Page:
Millions of Homes in Danger from Slow Smoke Detectors
Daily Telegraph, Sydney, NSW, 05 May, 2011

The World Fire Safety Foundation
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Vermont, USA

They even labelled the most popular type of smoke alarm "fraudulent".

The head of the World Fire Safety Foundation is now meeting Australian fire brigades and government officials in a desperate effort to get the offending devices, ionisation smoke alarms, replaced with more effective devices.

WFSF chairman Adrian Butler said millions of properties with those detectors - which account for more than 95 per cent of those in residences - are at risk. "No one wants to admit publicly these things are defective," he said. "We believe it's fraudulent to call them a smoke alarm."

Ionisation smoke alarms - the cheapest on the market - are banned in the sleeping areas and exits of commercial buildings because they do not catch fires early enough.

They are triggered by combustion particles coming from flame and heat. Even NSW Fire Brigades' own fact sheet admits the devices "may be slow to respond to slow, smouldering fires".

The WFSF wants the Australian standard changed so homes must be fitted with photoelectric smoke alarms, which "see" smoke. However, it fears authorities will be reluctant because conceding the alarm's failings could leave them open to legal action.

Too slow to sound an alarm - millions of homes in danger from slow smoke detectors

Joe Hildebrand   |   The Daily Telegraph   |   May 05, 2011 12:00AM

"If they come out and say 'Yeah, these things are faulty' then there's litigation," Volunteer Fire Fighter Association president Peter Cannon said.

"Everybody thinks that they work but they only work with heat and naked flame. Tens of thousands of people have died worldwide over this."

Fire And Rescue NSW said it too now recommended photoelectric smoke alarms over ionisation ones. A spokesman said the standard would be reviewed as new research came in.

"There is no doubt both types of smoke alarms are effective however, on balance, fire services recommend photoelectric alarms, which can sometimes respond faster and are less prone to annoying false alarms,' he added.

"To maximise early warning, Fire And Rescue NSW recommends installation of photoelectric smoke alarms, hard-wired and interconnected, in all residential accommodation."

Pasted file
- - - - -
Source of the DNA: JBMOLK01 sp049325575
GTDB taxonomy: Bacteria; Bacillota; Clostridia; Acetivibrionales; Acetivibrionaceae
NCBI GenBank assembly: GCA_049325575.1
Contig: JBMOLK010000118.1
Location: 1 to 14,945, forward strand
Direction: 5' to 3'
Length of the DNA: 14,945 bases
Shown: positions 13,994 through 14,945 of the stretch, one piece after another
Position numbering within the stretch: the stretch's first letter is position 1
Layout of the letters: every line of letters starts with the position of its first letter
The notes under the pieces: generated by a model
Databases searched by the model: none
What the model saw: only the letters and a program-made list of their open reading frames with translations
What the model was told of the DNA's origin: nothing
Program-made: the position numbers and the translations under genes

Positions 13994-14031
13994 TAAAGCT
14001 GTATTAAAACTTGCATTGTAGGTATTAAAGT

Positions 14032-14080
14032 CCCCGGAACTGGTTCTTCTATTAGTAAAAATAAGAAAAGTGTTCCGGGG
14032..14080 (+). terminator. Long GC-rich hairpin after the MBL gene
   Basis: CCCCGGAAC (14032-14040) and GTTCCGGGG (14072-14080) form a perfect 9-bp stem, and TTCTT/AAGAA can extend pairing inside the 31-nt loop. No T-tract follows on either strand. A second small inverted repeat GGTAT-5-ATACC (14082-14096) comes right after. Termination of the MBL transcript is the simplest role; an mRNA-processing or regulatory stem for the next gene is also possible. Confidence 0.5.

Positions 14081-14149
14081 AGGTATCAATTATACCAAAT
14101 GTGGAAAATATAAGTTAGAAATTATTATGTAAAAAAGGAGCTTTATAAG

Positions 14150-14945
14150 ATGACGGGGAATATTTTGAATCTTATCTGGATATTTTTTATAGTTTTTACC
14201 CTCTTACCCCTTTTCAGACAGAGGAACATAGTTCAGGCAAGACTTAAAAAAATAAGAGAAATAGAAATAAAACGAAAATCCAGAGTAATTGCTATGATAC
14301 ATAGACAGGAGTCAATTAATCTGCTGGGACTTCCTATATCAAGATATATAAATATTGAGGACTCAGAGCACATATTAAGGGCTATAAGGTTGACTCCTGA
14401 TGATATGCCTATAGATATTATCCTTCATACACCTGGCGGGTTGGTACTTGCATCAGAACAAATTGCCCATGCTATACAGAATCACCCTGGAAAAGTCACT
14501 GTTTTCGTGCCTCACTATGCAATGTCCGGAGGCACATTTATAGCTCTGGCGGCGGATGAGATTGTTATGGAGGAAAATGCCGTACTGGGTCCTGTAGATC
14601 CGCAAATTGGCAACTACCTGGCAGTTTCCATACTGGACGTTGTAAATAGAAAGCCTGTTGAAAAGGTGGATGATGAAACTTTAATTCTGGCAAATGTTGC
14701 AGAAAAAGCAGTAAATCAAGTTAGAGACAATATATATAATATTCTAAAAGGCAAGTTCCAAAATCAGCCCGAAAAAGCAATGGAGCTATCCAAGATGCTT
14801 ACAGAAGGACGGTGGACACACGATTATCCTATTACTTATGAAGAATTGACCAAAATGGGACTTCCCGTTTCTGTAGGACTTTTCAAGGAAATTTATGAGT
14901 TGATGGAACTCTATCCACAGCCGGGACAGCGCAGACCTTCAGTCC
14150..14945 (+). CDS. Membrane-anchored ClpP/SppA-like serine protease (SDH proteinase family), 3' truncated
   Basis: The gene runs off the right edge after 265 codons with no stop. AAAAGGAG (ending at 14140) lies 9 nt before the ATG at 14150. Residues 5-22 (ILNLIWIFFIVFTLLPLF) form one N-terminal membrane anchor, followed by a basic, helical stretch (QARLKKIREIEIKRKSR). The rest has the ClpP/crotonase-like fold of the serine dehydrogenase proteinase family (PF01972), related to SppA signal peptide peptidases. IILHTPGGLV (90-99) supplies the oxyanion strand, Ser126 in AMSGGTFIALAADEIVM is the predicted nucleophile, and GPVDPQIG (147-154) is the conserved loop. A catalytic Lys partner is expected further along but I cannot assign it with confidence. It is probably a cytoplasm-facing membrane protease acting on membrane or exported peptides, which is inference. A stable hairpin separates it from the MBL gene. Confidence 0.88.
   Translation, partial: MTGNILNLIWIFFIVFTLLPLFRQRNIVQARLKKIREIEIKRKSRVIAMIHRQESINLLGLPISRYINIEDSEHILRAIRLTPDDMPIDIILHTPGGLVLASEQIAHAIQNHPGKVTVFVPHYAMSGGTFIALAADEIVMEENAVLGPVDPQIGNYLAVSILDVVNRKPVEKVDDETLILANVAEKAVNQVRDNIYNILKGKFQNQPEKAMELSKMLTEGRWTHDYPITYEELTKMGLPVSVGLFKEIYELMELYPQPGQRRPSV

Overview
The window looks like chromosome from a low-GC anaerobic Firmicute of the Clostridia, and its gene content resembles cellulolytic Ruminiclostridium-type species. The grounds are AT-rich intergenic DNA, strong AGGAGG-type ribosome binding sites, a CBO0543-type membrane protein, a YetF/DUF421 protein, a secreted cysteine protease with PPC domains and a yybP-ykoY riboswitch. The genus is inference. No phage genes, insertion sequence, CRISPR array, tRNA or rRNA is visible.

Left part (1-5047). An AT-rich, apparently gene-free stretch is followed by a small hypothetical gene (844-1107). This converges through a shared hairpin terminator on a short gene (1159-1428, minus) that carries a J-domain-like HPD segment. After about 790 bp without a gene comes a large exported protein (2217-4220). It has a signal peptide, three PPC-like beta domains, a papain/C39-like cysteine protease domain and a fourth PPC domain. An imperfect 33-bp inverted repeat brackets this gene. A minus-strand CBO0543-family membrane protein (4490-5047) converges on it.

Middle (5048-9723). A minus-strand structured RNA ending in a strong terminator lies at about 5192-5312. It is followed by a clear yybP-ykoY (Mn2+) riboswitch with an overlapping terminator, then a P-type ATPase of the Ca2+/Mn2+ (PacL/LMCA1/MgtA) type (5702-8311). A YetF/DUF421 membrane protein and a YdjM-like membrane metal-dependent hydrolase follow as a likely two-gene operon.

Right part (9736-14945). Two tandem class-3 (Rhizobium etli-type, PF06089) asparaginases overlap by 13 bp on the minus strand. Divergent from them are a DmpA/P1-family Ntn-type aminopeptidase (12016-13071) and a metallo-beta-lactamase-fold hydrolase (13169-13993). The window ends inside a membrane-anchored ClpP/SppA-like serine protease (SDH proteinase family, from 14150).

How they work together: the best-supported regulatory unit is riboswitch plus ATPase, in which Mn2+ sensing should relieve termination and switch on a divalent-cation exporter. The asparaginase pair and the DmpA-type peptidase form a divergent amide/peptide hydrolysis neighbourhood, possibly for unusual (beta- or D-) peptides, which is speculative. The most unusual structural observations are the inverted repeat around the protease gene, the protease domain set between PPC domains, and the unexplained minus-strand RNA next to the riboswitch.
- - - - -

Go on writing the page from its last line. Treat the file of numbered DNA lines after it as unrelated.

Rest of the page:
An estimated 10,000 people in the US alone have died from a lack of warning from ionisation smoke alarms since 1990. Upgrading alarms there has already saved lives, the WFSF said.

Mr Butler added the group had to get action in the US to make Australian authorities pay attention.

MILLIONS of homes in Australia are at risk because their smoke detectors are slow to detect a fire, often going off when it's too late, fire safety experts have warned.

World Fire Safety Foundation Comments:

1. The Standard “would be reviewed”:
Fire & Rescue NSW's spokesman claimed:
"the standard would be reviewed as new research came in."

FALSE - Australia's Smoke Alarm Standard (AS3786) was reviewed, over three years ago, and found to be dangerously flawed.  The corrected, draft Standard was published in August 2008:

However, bureaucrats at the Australian Building Codes Board (ABCB) have failed to adopt the draft standard into legislation, despite repeated attempts for them to do so by the team of twenty technical experts from Standards Australia’s Committee FP002:

Note 1: The ABCB adopted the change to AS1670.1, Australia’s commercial installation standard, into legislation into the Building Code of Australia in April 2004. Since April, 2004 photoelectric smoke alarms/detectors have been mandatory in all sleeping areas and all exit paths in all new commercial buildings to which the Standard applies.

Note 2: Under the corrected draft standard (AS3786), which applies to all Australian homes, ionization smoke alarms would have to pass a VALID test for smoke (the existing test is flawed which is why they are able to pass it).  Empirical scientific evidence held by the CSIRO and smoke alarm manufacturers proves ionization smoke alarms have been unable to pass the valid test for smoke that photoelectric alarms must pass, since 1993.

2. Ionisation Smoke Alarms are “Effective”:
Fire & Rescue NSW's spokesman claimed:
"There is no doubt both types of smoke alarms are effective..."

FALSE - The official position of the Australasian Fire & Emergency Service Authorities Council (AFAC), the peak representative body of all Australian and New Zealand Fire Brigades, states:
"That all residential accommodation be fitted with photoelectric smoke alarms . . . ionisation smoke alarms may not operate in time to alert occupants early enough to escape from smouldering fires."
How can a smoke alarm be "effective" if it may not operate in time to alert you early enough to escape from a smouldering fire?":

Note 1: AFAC's official position was published 01 June, 2006.

Note 2: Why haven't the public been told?

It is Time to Tell the Public the Truth:

1. Watch: 'Smoke Alarm Recall'

2. Read: ‘Why are the Public, Fire Fighters and Fire Industry Personnel STILL
               Not Being Told the Truth about Smoke Alarms?’  Here > > >sa.html

Why are the Public STILL
Not being Told the Truth?

Open Letters and Freedom
of Information Act Applications

Mandatory U.S. Smoke Alarm Legislation Here > > >

Australian Building
Codes Board (ABCB)

The Volunteer Fire
Fighters Association